The Companies Act, 2013

The Companies Act, 2013, is a landmark legislation that regulates the formation and functioning of companies in India. Replacing the Companies Act of 1956, this Act introduced significant reforms aimed at enhancing corporate governance, increasing transparency, and promoting social responsibility among corporations. Here, we delve into the key features and differences between the Companies Act of 2013 and its predecessor, alongside other pertinent details.

Historical Context

The Evolution of Corporate Legislation in India

  • Companies Act, 1956: The first comprehensive corporate law post-independence, based on the recommendations of the Bhabha Committee. It underwent numerous amendments before being replaced.
  • Companies Act, 2013: Introduced major changes to address contemporary business challenges and align with global standards.

Administering Authorities

The Ministry of Corporate Affairs (MCA) administers the following key legislations:
  • Companies Act, 2013
  • Companies Act, 1956 (specific provisions still apply)
  • Competition Act, 2002
  • Insolvency and Bankruptcy Code, 2016
  • Chartered Accountants Act, 1949

Comparison Between Companies Act 2013 and Companies Act 1956

To better understand the scope and structure of the two Acts, here’s a detailed comparison:


Detail Companies Act, 1956 Companies Act, 2013
Not Applicable

Major Highlights of the Companies Act, 2013

Key Provisions

1.Maximum Shareholders in Private Companies

 1956 Act: Cap at 50 shareholders.

 2013 Act: Cap increased to 200 shareholders.

2.One-Person Company (OPC)

Introduced the concept of a one-person company, allowing a single individual to incorporate a company.

3.Corporate Social Responsibility (CSR)

Section 135: India became the first country to mandate CSR spending by law. Companies meeting certain criteria must spend at least 2% of their average net profits on CSR activities.

4.Tribunals for Dispute Resolution

Establishment of the National Company Law Tribunal (NCLT) and National Company Law Appellate Tribunal (NCLAT) to resolve company law disputes efficiently.

Corporate Governance Enhancements

1.Independent Directors: Requirement for certain companies to have independent directors to ensure unbiased decision-making.

2.Auditor Rotation: Mandatory rotation of auditors to prevent malpractices and ensure transparency in financial reporting.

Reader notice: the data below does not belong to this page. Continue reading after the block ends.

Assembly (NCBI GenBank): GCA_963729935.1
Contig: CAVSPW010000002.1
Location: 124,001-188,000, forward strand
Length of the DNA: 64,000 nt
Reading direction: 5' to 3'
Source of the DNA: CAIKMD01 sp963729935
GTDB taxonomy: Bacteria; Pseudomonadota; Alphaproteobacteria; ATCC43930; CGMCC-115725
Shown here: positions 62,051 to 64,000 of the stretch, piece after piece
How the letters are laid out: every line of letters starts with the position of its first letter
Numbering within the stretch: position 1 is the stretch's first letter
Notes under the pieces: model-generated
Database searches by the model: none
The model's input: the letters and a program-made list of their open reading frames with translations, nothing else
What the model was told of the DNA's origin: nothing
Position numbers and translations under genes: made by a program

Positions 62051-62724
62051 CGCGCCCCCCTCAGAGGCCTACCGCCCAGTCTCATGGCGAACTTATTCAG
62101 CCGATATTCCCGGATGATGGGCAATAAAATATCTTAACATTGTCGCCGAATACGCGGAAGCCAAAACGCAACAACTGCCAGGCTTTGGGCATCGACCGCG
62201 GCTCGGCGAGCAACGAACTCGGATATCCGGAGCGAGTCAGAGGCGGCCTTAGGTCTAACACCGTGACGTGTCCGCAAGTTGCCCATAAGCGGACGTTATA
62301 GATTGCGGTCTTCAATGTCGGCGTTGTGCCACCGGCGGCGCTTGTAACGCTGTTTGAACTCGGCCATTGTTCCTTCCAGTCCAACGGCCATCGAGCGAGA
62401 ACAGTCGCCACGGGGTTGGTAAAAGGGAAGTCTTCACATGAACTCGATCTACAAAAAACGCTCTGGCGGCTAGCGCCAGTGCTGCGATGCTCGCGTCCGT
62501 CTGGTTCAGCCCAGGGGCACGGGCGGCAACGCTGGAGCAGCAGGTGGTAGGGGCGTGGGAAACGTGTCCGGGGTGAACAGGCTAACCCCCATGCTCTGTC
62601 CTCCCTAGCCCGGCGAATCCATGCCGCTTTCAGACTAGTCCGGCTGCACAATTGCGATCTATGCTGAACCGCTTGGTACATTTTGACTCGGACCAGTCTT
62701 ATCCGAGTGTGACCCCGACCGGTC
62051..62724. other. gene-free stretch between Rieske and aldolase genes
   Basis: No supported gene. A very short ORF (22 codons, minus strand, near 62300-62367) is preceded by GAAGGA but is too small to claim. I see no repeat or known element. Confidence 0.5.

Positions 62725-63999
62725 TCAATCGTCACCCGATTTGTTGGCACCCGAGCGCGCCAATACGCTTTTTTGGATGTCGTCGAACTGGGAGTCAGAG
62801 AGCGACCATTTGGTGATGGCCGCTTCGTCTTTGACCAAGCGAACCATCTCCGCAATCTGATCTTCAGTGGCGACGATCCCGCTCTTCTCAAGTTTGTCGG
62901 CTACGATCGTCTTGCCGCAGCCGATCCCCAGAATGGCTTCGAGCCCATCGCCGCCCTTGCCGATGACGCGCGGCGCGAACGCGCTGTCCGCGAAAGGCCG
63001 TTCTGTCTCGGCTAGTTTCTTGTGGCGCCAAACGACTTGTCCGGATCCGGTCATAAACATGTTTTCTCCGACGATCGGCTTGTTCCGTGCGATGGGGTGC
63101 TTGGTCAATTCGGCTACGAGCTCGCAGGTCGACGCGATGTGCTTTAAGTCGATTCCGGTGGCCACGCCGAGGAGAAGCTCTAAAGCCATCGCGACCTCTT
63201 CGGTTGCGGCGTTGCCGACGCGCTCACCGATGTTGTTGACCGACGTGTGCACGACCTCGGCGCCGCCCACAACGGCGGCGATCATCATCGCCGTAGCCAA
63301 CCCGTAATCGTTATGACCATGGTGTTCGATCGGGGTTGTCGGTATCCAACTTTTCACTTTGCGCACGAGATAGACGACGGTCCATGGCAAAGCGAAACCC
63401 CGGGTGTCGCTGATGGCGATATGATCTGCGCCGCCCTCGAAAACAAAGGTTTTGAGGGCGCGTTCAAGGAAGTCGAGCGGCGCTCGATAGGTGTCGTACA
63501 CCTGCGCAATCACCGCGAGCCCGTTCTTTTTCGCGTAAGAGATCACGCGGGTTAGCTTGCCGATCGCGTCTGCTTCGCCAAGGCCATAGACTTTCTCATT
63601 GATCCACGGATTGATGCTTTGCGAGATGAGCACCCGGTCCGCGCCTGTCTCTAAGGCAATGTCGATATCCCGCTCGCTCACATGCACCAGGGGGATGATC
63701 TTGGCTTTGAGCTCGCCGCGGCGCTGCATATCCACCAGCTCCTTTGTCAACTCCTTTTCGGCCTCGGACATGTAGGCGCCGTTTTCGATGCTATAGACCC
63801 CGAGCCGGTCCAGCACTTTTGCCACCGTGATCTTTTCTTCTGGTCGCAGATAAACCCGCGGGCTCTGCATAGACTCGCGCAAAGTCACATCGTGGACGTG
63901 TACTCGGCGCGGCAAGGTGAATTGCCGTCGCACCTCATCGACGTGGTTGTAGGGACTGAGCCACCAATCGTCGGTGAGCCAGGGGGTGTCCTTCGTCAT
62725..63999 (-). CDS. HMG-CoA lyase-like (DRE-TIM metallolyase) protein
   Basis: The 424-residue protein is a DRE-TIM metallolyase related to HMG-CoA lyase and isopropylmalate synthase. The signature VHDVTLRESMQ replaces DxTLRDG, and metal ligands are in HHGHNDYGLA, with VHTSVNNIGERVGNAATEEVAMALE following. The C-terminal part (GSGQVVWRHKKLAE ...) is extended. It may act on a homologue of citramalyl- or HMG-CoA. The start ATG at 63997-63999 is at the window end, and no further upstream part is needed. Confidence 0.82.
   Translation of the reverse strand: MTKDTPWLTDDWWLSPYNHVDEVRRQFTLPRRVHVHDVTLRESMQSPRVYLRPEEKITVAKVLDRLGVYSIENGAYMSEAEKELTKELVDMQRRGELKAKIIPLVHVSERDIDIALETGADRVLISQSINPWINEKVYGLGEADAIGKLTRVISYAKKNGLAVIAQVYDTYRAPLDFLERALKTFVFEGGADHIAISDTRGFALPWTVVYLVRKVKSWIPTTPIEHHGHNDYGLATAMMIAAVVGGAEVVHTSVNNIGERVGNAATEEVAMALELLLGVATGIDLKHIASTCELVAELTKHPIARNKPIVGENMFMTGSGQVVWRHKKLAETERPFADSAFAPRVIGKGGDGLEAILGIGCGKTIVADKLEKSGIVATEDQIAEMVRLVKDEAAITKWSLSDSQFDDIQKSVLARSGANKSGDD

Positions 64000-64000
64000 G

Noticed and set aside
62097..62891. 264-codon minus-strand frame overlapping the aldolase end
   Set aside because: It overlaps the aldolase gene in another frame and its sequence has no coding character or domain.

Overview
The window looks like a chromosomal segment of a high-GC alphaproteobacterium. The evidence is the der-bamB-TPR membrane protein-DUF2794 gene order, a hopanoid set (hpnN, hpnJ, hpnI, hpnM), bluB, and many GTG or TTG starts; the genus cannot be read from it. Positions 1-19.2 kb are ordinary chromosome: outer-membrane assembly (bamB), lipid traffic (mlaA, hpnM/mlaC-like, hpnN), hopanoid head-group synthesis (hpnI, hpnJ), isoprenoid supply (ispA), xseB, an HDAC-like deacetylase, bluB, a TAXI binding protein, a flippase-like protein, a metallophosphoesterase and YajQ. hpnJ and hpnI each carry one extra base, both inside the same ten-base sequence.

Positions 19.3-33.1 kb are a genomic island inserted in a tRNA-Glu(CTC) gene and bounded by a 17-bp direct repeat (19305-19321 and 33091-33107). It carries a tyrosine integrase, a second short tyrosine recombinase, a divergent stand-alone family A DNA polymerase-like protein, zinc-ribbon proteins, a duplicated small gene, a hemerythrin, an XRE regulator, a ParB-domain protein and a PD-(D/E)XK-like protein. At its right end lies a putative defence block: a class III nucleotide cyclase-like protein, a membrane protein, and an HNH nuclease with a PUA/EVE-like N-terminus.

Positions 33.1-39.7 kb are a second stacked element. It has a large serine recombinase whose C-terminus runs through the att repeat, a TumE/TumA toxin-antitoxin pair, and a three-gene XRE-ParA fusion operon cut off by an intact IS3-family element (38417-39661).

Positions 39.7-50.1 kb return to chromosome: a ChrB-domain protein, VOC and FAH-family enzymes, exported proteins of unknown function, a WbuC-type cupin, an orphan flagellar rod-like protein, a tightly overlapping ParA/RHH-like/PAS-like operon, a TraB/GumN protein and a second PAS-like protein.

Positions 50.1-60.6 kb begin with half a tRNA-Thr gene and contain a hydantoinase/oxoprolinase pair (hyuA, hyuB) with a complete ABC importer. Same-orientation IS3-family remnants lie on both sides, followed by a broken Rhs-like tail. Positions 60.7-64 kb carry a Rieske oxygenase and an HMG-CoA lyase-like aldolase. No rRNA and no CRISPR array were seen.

3.Enhanced Disclosure Requirements: Increased focus on disclosure of financial and non-financial information, related party transactions, and director remuneration.

Simplification and Streamlining

1.Single Incorporation Form: Introduction of a single form (INC-29) for company incorporation to streamline the process and reduce bureaucratic hurdles.

2.Stringent Penalties: Imposition of stricter penalties for non-compliance to foster a culture of adherence to corporate laws.

Key Features of the Companies Act 2013

Feature Description
Dormant Companies
Companies inactive for two consecutive years are classified as dormant.
National Company Law Tribunal (NCLT)
A quasi-judicial body replacing the Company Law Board to handle company disputes.
Emphasizes self-regulation for disclosures and transparency.
Electronic Documents
Requires documents to be maintained in electronic form.
Official Liquidators
Given powers for companies with net assets up to Rs. 1 crore.
Simplified Mergers
Faster and simpler procedures for mergers and amalgamations.
Cross-Border Mergers
Allowed with Reserve Bank of India's permission.
One-Person Company
A new type of private company with only one director and one shareholder.
Women Directors
Certain companies must have women directors.
Resident Director
At least one director must be an Indian resident for at least 182 days in the last calendar year.
Extra-legal safeguards for the articles of association.
Board Meeting Notice
At least 7 days' notice required for board meetings.
Defined Duties
Duties of directors, key managerial personnel, and promoters are defined.
Audit Rotation
Rotation of audit firms and auditors required for public companies. Auditors cannot provide non-audit services.
Rehabilitation and Liquidation
Time-bound processes for handling financial crises.
CSR Committees
Companies must form CSR committees and disclose CSR policies.
Small Shareholders Director
Listed companies must have a director representing small shareholders.
Search and Seizure
Search and Seizure Investigations can include search and seizure without a magistrate's order.
Public Deposits
Stricter norms for accepting deposits from the public.
National Financial Reporting Authority (NFRA)
Oversees accounting and auditing standards.
Insider Trading Ban
Shareholder Power
Shareholders must approve major transactions.

Companies (Amendment) Act, 2019

Change Description
CSR Unspent Amount
Unspent CSR funds must be kept in a special account. After 3 years, unspent funds move to a specified fund like the PM’s Relief Fund.
Registrar of Companies Action
Can remove a company's name from the register if not conducting business as per the law.
16 minor offences converted from criminal to civil defaults

These changes aim to improve corporate governance, transparency, and accountability in Indian companies.

G Akshay Associates